A file photo of French far-right leader Marine Le Pen. Photograph:( AFP )
Le Pen shared the gruesome images in December 2015, a few weeks after Islamic State group jihadists killed 130 people in Paris attacks, in response to a journalist, who drew a comparison between IS and her party
Charged with breaking hate speech laws by tweeting pictures of Islamic State atrocities, French far-right leader Marine Le Pen goes on trial on Wednesday. She has slammed the case as a violation of free speech.
The trial comes as opinion polls show Le Pen will likely face off again against Emmanuel Macron in next year's presidential contest, after her National Rally made its strongest showing ever in the 2017 vote.
Le Pen shared the gruesome images in December 2015, a few weeks after Islamic State group jihadists killed 130 people in Paris attacks, in response to a journalist, who drew a comparison between IS and her party.
One of the pictures showed the body of James Foley, an American journalist beheaded by the Islamist militants.
Another showed a man in an orange jumpsuit being run over by a tank, and the third a Jordanian pilot being burned alive in a cage.
"Daesh is this!" Le Pen wrote in a caption, using an Arabic acronym for IS.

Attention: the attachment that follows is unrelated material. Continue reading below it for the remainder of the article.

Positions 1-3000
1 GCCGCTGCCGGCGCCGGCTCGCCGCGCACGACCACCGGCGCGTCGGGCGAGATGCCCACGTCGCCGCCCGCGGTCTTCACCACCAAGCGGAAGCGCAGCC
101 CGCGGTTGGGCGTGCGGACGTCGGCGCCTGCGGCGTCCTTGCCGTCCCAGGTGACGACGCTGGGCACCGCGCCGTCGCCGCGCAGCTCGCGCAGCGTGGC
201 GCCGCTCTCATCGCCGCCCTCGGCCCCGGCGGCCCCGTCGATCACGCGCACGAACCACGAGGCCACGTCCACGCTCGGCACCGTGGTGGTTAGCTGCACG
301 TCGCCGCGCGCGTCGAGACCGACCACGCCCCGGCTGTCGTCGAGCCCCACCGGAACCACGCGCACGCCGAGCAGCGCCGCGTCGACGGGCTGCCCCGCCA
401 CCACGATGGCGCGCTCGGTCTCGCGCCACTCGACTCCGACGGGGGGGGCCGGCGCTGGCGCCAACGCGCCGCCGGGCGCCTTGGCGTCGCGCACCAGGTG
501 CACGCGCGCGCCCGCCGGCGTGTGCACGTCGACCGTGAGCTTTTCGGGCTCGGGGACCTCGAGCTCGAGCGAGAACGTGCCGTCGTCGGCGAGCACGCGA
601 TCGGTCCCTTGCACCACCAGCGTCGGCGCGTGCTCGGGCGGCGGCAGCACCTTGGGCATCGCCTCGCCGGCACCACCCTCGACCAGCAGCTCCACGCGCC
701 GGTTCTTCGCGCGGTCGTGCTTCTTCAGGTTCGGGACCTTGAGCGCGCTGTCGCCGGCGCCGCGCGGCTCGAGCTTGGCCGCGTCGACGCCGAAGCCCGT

Le Pen later deleted the picture of Foley after a request from his family, saying she had been unaware of his identity.
In 2018, a judge charged her as well as Gilbert Collard, a National Rally colleague, who also tweeted the pictures, with circulating "violent messages that incite terrorism or pornography or seriously harm human dignity" and that can be viewed by a minor.
A trial was ordered last year but was delayed by the coronavirus pandemic.
The crime is punishable by up to three years in prison and a fine of 75,000 euros ($90,000).
Le Pen, a lawyer by training, has said she is the victim of a political witch-hunt -- she refused an order to undergo psychiatric tests as part of the inquiry.
She was also stripped of her parliamentary immunity over the pictures.